What Does COVID Have In Store For Us Next? Experts Are Weighing In
The future of COVID has been uncertain from the beginning. Back when schools first shut down in March 2020, I believed that the shutdown would last only two weeks. Then I believed it would last only six weeks. Then I was sure, at the very least we’d be back up and running COVID-free by September.
That obviously didn’t happen. (I am an optimist at heart…and often gullible and delusional, apparently.)
Though the arrival of the vaccines should have put us on the road to certainty—and seemingly did for a while—between anti-vaxxers and variants, the numbers are climbing and the future of COVID is more uncertain than before. As has been the case since the beginning, the more we learn about COVID, the more questions we have.
The biggest question now is: what’s next? What will COVID look like in six months, one year, five years from now?
Unfortunately, we don’t know. We can’t know.
“I think anyone who gives you a definitive answer is probably full of it,” Adam Lauring, a physician and virologist at the University of Michigan Medical School, said in an interview with Vox.
Fortunately, even if a definitive answer is off the table, scientists can paint a tentative picture of what the future may hold.
More Variants On The Way
The latest variant to wreak havoc on our hospital systems is Delta. It’s more transmissible than the Alpha variant, which is more transmissible than the original virus that started spreading at the end of 2019. An internal CDC report suggested the Delta variant was as contagious as chickenpox—which means the average number of people each person infects is closer to 10 than 1. Some studies have found a link between Delta and more serious illness, though that hasn’t been confirmed. Either way, all told, Delta is trouble.
Unfortunately, Delta won’t be the last. “We haven’t seen the end of variants and we certainly haven’t seen the end of variants that are more transmissible,” Nathan Grubaugh, an evolutionary virologist and associate professor of epidemiology at the Yale School of Public Health, told HuffPost.
Already, Delta-plus and Lambda are gaining steam—if not in numbers then in conversations. We don’t yet know what to expect from these variants.
Future Strains Will Look Like Delta—With Changes
Because of the global world we live in and the scale of this pandemic, scientists don’t know what to expect from variants.
The virus’s genome is around 30,000 nucleotide bases long. Compared to the 3 billion in our genetic code, that’s nothing. It’s still enough to make it impossible to test what one change would to the virus. Adding to that, mutations rarely occur one-by-one. They occur in combination with other mutations.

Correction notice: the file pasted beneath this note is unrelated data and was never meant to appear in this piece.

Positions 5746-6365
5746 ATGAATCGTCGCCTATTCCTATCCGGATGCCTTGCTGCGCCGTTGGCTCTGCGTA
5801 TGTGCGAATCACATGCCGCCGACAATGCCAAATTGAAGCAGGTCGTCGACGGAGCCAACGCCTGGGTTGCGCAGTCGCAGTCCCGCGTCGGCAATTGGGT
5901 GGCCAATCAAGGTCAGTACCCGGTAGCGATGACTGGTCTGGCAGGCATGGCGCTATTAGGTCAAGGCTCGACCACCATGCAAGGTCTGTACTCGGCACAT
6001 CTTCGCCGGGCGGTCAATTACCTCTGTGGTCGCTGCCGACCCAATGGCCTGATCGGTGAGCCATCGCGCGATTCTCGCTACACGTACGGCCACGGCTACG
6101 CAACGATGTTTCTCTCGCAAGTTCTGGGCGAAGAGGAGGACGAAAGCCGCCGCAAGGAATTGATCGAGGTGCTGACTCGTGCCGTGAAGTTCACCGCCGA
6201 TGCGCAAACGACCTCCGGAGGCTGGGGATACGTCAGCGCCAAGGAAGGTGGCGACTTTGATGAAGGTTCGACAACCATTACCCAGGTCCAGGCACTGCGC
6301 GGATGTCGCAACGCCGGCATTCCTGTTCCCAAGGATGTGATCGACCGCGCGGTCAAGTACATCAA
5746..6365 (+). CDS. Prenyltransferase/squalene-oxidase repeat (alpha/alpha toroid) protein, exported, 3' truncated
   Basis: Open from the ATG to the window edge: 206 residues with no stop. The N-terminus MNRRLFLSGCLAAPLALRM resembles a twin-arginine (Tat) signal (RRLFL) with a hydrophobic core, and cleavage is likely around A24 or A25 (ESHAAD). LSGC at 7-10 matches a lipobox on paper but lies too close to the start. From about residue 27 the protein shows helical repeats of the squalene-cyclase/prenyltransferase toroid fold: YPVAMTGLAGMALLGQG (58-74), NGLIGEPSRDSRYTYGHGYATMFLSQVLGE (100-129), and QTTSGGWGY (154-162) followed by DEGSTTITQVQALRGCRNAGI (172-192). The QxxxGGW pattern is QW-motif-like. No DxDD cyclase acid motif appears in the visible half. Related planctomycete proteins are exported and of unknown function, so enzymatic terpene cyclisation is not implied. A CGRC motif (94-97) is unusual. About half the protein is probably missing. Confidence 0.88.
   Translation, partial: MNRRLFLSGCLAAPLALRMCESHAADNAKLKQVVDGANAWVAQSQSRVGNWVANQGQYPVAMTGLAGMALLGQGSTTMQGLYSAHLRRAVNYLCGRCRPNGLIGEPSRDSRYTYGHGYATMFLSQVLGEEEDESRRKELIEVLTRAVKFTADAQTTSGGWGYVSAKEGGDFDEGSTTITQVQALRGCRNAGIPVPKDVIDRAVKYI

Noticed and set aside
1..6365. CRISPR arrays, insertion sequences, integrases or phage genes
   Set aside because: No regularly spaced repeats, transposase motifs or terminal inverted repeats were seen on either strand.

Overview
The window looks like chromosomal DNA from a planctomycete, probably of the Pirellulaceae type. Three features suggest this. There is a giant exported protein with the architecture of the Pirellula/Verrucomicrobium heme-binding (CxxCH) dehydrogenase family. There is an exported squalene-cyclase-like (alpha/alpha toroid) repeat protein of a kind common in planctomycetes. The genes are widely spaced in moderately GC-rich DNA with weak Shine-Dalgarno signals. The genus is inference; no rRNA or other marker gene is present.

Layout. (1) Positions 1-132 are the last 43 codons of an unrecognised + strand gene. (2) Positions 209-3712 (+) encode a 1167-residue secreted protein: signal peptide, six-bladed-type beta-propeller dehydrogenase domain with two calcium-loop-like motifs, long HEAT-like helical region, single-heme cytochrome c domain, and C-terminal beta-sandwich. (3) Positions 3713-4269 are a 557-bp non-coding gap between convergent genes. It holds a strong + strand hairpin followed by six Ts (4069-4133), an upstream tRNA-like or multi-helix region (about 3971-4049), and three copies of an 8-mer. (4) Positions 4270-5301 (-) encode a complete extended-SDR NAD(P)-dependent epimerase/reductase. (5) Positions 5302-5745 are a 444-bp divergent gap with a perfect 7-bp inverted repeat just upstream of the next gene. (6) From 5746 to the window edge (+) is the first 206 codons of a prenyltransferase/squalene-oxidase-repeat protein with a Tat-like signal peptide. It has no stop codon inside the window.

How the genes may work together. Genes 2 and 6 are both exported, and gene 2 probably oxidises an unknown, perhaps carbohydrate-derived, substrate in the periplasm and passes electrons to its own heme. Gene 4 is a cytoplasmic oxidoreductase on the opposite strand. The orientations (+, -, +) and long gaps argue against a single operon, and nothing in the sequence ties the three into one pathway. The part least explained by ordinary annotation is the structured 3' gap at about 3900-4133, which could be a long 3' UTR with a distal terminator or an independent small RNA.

In an interview with HuffPost, Ben Neuman, chief virologist at Texas A&M University’s Global Health Research Complex, predicted that “the most likely bet is that future strains will look like delta, but with extra changes.”
That could mean that COVID becomes even more transmissible as it evolves, but no one really knows.
COVID Probably Cannot Get Worse Indefinitely
If increased transmissibility is on the table, the bigger question then (in my mind) is virulence—how sick will a new strain make people and can a new strain evade vaccine-induced immunity.
Again, no one really knows, but there are theories. Most of the theories suggest good news. (There’s that tendency toward optimism, again.)
In an interview with Vox, Nash Rochman, who studies computational genomics at the National Institutes of Health, explained that there probably is an upper limit to how bad COVID can get. Too contagious or too severe and “it’ll burn itself out,” says Rochman.
“Can you have a virus that is really, really infectious, and really, really deadly?” Rochman wonders. “The answer is probably not.”
Dirk Dittmer, a virologist at the University of North Carolina’s School of Medicine, echoed that idea. He said, “The virus just wants to infect as many people as possible and the best strategy for that is to make them as little sick as possible.”
Immunity—vaccine induced and due to prior infection—will also play a role in keeping severity from spiraling.
There’s Some Good News, Too
Among all this uncertainty, there are a few areas in which scientists are confident.
For starters, the way COVID transmits is unlikely to change. It’s a respiratory virus and will most likely stay a respiratory virus. It won’t suddenly become sexually transmitted, nor will it suddenly become uber surface-transmissible, according to experts.
Also, the rate of mutations will slow down—we won’t be hearing about a new variant every few weeks. However, that slowdown happens over years, not months, cautions Lauring. Still, it’s comforting to know that eventually a new COVID future variant won’t be dominating the news cycle every few weeks.
Vaccinations Are The Key To Bringing This Pandemic To An End
Vaccines are the key to bringing the pandemic to an end. Not only because vaccines are unbelievably good at preventing severe disease and death in the individual, but because more vaccinated folks means less spread and less chances the virus has to mutate.
“We know that most of the variants we see emerge from people who are not vaccinated,” said Dittmer.
As a result, “The key to stopping new variants is to vaccinate so thoroughly that SARS-CoV-2 is not able to find enough new hosts to sustain itself,” Neuman said.
With all of the uncertainty surrounding COVID’s future, it might feel like it’s time to panic. Panic is very rarely the answer. Instead, stay informed, get vaccinated if you aren’t, and keep in mind that as the virus evolves, so do we—in our knowledge and weapons against it.
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